How Google is Changing Apps With Material Design
Google is actively seeking to change the way people develop and use apps on different platforms. The colossal company has now created a template outlining the user-friendliest app, which they have coined as “Material Design.” Material design is the result of Google’s goal to create a visual language that puts together all of the important principles of great design paired with technology and science. The current document outlining material design is expected to change and reshape as knowledge and technology simultaneously grow into the future.
Material design is, “a single underlying system that allows for a unified experience across platforms and device sizes.” Google’s efforts stand to benefit anyone building an online app or platform. Google designers working on this project used the overall premise of material design to create apps for a number of vastly different brands. They found that the overall design speaks to users but still allows individual companies to maintain their identity. Most importantly, material design could forever change the way apps are developed and built.
The Key Principles Behind Material Design
Roma Shah is the UX lead Chrome Designer for Google. During a recent presentation, Shah explained the concepts behind material design. The design framework was created to achieve a specific goal. First and foremost, of course Google wants anyone to be able to build a well-designed app, but they realize they can’t cover every single need of every single app. The hope is that people will work with the design and build on it so that it evolves over time.
Material design was created as a system that works across all different screens people use to access online information every day. Every screen is unique and requires its own coding and design elements in order to make the user experience easier and more enjoyable. A key principle of material design is creating a similar appearance on all screens, but with specialized features that work with the available tools on a given platform.
Turning The Unfamiliar Into The Familiar
Google’s team of designers started at square one looking at paper. In fact, material design is heavily influenced by the studies of paper and ink. In honor of paper and pen Google designers decided to stick with simple shapes like squares and circles. This helps users feel like they can interact with the material on the screen, just like real paper.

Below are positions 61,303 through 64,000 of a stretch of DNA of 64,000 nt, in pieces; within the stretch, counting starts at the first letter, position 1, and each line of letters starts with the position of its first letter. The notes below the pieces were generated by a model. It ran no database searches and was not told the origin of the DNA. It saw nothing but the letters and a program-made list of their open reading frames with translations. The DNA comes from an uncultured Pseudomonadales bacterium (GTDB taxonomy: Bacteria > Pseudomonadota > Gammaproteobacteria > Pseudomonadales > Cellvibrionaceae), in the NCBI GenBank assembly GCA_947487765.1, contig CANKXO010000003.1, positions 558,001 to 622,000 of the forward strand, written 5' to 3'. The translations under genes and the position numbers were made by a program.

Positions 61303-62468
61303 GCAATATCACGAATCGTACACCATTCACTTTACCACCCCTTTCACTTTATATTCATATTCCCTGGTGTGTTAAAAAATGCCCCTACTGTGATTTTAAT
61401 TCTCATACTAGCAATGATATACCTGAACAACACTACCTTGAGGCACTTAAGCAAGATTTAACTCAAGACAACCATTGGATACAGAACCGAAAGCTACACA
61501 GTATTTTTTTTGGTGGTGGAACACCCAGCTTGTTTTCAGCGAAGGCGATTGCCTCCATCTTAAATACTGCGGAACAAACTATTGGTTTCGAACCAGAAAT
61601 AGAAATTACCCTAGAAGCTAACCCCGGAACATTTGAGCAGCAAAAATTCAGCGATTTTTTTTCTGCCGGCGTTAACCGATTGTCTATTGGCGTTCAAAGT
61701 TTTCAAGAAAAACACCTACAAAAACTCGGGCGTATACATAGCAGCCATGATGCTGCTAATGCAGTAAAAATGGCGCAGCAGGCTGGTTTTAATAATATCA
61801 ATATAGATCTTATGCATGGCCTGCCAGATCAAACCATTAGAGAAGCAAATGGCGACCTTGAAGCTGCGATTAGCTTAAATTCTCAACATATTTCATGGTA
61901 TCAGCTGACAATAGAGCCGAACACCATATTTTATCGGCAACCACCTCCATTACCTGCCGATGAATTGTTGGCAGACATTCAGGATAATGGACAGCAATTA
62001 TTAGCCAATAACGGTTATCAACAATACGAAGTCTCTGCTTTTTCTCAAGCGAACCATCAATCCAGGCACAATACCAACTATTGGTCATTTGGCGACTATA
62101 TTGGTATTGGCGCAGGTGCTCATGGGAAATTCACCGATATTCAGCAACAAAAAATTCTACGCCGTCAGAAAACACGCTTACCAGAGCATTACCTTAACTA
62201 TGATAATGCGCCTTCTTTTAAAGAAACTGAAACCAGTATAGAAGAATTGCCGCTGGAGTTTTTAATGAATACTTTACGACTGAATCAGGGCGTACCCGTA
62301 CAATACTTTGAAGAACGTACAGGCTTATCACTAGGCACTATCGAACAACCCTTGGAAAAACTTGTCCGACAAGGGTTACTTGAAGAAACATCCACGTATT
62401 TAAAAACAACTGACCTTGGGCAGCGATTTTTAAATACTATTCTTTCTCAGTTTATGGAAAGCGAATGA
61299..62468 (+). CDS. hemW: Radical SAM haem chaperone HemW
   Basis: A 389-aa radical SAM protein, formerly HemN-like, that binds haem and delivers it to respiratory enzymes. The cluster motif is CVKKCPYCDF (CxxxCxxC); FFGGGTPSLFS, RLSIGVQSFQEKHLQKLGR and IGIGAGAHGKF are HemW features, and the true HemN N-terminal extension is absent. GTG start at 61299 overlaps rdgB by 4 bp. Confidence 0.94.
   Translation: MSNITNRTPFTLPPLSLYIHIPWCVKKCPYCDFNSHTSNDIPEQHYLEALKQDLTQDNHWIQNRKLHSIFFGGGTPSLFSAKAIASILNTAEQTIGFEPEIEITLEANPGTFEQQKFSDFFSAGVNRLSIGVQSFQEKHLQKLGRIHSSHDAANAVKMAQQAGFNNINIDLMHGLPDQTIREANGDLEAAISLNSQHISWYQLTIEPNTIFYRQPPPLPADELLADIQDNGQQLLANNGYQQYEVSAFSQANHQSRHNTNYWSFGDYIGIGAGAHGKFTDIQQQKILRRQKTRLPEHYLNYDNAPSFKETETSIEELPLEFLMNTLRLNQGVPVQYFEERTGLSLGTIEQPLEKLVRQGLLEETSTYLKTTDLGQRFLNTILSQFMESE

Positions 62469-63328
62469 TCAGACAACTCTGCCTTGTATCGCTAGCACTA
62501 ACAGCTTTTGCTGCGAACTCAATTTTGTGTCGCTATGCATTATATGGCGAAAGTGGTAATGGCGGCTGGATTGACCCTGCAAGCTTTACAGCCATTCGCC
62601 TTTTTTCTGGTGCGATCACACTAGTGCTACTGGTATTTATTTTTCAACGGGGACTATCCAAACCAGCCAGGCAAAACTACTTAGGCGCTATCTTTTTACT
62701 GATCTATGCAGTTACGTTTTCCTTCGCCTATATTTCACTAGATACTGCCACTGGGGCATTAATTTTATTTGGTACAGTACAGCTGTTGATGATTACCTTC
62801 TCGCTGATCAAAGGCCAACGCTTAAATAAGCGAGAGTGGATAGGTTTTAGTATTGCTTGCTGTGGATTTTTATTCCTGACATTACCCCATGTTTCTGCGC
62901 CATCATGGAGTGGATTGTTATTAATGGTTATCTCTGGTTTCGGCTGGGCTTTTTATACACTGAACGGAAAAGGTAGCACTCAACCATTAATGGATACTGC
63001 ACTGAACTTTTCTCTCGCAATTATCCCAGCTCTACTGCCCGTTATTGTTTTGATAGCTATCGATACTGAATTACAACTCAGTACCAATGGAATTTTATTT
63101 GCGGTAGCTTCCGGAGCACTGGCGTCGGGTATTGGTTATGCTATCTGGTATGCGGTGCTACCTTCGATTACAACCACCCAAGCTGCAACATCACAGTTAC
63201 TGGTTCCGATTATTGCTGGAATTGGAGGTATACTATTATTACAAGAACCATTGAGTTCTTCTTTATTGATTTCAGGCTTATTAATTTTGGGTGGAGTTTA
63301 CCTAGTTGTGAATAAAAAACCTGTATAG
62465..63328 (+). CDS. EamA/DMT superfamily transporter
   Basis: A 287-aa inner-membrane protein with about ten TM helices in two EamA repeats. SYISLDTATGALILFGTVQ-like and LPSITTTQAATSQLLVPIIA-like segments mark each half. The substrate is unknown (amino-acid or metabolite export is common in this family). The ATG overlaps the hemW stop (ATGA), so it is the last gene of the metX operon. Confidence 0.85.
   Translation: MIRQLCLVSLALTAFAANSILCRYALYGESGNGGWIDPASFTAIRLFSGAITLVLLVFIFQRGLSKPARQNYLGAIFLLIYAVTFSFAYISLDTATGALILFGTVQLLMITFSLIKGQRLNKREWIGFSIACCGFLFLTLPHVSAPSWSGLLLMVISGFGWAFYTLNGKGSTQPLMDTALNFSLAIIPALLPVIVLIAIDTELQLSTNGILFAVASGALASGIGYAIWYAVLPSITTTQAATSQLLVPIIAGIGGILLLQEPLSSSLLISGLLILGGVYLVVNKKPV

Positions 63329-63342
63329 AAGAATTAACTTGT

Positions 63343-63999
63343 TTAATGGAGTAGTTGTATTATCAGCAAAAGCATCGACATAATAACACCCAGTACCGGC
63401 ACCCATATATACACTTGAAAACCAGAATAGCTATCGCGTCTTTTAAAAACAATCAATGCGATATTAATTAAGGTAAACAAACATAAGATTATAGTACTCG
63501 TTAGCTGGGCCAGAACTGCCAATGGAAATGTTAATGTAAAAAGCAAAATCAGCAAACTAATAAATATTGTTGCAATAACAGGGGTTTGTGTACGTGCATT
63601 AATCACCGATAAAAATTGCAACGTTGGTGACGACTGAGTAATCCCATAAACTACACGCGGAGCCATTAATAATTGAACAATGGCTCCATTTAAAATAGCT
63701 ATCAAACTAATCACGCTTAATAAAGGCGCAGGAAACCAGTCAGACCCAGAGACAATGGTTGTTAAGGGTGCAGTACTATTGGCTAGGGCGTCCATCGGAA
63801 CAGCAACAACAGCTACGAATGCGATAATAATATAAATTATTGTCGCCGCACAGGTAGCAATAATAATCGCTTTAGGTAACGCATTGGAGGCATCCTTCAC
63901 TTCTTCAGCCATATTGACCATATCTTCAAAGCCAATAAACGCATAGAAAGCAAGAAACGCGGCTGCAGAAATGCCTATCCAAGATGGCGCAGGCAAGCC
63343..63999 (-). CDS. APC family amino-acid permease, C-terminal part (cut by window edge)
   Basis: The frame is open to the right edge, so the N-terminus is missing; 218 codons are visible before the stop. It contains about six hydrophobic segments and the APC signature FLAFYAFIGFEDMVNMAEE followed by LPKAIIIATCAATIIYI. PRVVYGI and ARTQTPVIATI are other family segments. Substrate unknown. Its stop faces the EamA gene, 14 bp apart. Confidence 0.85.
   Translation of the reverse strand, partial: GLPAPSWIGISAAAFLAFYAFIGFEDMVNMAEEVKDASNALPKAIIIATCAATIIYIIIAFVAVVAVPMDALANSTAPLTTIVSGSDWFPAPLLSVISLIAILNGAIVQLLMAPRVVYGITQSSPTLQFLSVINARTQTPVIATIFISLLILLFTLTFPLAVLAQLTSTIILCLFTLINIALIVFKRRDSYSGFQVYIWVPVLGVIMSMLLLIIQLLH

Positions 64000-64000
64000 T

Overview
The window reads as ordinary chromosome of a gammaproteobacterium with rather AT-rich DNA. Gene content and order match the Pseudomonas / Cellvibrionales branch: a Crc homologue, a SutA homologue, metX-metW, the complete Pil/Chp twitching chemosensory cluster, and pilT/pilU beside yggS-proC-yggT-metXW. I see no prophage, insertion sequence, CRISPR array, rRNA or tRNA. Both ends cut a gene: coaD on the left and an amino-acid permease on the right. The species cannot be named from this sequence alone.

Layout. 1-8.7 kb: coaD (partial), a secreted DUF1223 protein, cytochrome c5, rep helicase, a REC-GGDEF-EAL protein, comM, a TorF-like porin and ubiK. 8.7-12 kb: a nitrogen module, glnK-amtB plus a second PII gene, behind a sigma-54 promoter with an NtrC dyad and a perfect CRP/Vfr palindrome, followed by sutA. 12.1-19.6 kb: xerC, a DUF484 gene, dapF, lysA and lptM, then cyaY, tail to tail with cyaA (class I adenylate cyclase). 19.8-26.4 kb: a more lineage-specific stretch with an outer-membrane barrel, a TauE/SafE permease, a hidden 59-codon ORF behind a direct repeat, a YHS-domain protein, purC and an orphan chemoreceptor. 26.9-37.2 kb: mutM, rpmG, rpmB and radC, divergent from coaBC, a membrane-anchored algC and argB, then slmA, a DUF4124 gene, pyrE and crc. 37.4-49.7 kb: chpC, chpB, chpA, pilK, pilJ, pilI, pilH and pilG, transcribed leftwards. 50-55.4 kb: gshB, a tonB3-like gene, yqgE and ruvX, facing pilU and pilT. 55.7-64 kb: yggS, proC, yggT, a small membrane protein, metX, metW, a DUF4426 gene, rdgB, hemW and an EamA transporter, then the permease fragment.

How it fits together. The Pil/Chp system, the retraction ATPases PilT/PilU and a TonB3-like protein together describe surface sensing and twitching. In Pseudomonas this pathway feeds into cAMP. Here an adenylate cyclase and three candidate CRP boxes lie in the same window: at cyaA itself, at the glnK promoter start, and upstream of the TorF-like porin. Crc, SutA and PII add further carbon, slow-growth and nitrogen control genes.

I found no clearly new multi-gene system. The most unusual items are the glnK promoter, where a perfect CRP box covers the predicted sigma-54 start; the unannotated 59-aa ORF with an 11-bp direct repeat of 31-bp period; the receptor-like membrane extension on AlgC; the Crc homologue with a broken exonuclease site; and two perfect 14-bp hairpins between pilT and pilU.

A core concept of material design is to incorporate elements from everyday life that you are familiar with and take meaning from, such as surfaces, shading, edges, movement and dimensionality. All of these elements give us a good idea how objects relate to one another in the world, and material design ensures these same engrained concepts can also be used to analyze how to use an app or webpage. The goal is to create an aesthetically pleasing appearance that also gives users hints how to better navigate a platform. Roma Shah explains, “Material Design is bold, graphic, and intentional.”
The Importance Of Motion & Animation In Material Design
Motion and animation are really important to Material Design and not just for show. According to the principles of material design, a large purpose of animation is to let the user know they are in control of the happenings on their screen. Motion is so important but it can easily be overdone. If you are going to incorporate motion it needs to be smooth and realistic, showing how an app works and making things easier for the user as opposed to more complex. A professional motion designer best provides these qualities. If you don’t have a motion designer on your team, or you don’t have the biggest budget to work with, it is better to keep things simple than to overdo it with animation. Otherwise, you might end up overspending on something that isn’t worth it.